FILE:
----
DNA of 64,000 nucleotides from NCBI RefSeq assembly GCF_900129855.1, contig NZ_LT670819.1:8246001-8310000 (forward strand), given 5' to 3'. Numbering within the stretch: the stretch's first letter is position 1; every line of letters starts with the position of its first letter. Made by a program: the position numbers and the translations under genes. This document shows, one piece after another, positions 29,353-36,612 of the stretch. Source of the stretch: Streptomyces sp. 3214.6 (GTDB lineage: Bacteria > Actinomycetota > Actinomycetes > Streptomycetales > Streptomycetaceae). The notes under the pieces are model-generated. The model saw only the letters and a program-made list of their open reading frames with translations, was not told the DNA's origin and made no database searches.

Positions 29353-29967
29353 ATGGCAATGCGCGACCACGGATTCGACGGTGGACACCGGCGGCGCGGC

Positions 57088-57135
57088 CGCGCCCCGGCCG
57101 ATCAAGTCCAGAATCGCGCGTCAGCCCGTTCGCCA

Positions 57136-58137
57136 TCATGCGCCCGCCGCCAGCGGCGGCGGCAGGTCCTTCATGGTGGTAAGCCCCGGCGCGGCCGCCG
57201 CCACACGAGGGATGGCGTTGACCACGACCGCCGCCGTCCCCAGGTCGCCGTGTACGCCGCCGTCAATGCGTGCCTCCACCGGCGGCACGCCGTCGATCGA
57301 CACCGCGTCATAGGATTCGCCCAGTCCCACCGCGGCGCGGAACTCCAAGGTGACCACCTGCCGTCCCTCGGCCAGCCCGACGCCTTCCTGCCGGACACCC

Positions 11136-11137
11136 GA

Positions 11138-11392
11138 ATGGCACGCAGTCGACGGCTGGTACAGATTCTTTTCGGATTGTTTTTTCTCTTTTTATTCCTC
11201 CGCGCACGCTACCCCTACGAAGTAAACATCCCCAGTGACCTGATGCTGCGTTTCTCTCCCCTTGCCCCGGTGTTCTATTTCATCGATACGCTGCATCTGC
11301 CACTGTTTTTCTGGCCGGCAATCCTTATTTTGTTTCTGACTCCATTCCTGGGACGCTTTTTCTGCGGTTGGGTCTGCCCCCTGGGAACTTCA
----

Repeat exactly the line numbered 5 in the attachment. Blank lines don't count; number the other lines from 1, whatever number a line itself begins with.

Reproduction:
57088 CGCGCCCCGGCCG